From sourcing the raw materials to make their products to leasing or buying the storefronts where they do business, contracts are a daily necessity for most companies. When those contracts are sound, they can help your business grow and protect you from legal concerns in the future. When the court finds mistakes in a contract, however, it can be difficult to uphold or even unenforceable. Avoiding mistakes could be key to protecting your business and your bottom line.

1. Your contract should not be one-sided.

Consumers, employees, partners and business contacts alike enter into a contract with your business for one reason: because it benefits them. As the Harvard Law School Program on Negotiation observed, a mutually beneficial contract will help you build long-term relationships and help prevent conflict before it arises. One-sided contracts, on the other hand, may protect your business, but they also could drive the other party away and cut you off from future opportunities.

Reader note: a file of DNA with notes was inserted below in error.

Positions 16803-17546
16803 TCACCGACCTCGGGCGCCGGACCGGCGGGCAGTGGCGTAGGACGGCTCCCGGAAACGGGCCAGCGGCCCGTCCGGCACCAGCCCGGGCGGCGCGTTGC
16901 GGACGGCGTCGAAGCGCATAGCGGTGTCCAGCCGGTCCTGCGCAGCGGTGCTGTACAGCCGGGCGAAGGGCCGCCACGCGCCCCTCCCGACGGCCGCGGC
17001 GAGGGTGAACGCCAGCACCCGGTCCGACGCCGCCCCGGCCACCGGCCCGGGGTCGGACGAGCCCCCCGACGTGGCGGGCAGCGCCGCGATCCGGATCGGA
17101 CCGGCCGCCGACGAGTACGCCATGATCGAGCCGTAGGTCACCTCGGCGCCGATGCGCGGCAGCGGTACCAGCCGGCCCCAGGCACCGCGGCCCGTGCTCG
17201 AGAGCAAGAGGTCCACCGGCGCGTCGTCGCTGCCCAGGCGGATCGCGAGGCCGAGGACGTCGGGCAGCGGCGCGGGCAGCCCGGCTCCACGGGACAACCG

2. Avoid unclear writing.

Often, legal disputes come down to the way a contract is written—in 2006, one contract dispute was decided based on the punctuation of the agreement. Because of this, the language in these documents Writing that makes your meaning clear and uses well-defined terminology will help your business avoid miscommunications. Clear writing can also help ensure that the courts accept your contract as valid if there is a dispute in the future.

3. Don’t forget about legal requirements.

The legal landscape is complicated for businesses. Not only are there a wide variety of laws that could impact the different areas of your business, but your contract must be legally sound, or the court will consider it invalid in a dispute.

Changing laws are also an important reason to periodically review your contracts. As Forbes notes, tax regulations change frequently, and updating your contracts to reflect those new laws can help you limit your liability in the future.

One key way to avoid these and other contract issues is working with an experienced business attorney. They can help you create contracts that achieve your goals, boost your business and offer you legal protection in the future.